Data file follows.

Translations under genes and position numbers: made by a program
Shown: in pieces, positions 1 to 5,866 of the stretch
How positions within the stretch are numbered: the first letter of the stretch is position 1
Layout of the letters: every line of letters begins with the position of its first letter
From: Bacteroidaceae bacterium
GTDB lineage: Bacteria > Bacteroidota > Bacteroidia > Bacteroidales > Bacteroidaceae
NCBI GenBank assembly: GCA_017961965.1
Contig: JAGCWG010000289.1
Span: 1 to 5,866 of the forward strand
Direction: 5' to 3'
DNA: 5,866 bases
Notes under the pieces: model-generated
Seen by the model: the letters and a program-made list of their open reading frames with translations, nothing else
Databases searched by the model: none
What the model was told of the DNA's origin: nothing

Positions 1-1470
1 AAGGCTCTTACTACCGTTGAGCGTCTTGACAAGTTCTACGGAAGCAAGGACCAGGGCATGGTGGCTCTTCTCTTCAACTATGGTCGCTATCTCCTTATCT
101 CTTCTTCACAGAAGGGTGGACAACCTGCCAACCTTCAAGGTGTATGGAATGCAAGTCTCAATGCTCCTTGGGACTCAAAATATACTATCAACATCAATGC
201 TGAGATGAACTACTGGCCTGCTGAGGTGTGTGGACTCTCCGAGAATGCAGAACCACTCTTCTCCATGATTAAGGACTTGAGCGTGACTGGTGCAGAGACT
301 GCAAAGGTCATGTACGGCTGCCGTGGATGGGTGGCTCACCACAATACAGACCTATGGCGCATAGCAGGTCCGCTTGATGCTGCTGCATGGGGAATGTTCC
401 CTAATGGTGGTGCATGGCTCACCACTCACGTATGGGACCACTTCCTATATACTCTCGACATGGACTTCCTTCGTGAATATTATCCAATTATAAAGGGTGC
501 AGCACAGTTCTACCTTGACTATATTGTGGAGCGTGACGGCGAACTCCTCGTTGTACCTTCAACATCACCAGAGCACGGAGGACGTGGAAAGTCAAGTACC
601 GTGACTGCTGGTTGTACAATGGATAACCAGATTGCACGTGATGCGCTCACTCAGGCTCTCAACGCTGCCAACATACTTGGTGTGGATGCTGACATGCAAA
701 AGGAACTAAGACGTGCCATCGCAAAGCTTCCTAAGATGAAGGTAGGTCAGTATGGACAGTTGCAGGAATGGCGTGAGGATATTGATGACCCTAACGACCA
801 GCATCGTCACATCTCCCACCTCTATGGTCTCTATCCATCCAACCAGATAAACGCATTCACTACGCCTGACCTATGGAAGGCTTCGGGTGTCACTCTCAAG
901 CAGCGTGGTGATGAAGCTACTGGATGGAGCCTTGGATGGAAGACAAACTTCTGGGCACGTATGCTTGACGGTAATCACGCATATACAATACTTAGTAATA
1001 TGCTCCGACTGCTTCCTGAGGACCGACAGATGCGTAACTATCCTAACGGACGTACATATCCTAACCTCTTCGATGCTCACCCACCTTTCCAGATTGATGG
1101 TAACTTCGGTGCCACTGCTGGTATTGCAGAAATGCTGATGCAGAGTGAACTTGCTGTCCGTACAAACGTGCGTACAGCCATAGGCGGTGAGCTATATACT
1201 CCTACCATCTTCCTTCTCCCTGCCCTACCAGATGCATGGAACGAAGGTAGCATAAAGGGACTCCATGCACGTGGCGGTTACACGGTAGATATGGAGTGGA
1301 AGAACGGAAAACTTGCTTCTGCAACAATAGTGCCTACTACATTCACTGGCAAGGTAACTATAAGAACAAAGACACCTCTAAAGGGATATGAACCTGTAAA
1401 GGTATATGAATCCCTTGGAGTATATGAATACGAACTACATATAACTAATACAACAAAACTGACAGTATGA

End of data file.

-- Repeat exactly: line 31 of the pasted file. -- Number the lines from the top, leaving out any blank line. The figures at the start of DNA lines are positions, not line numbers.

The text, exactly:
1401 GGTATATGAATCCCTTGGAGTATATGAATACGAACTACATATAACTAATACAACAAAACTGACAGTATGA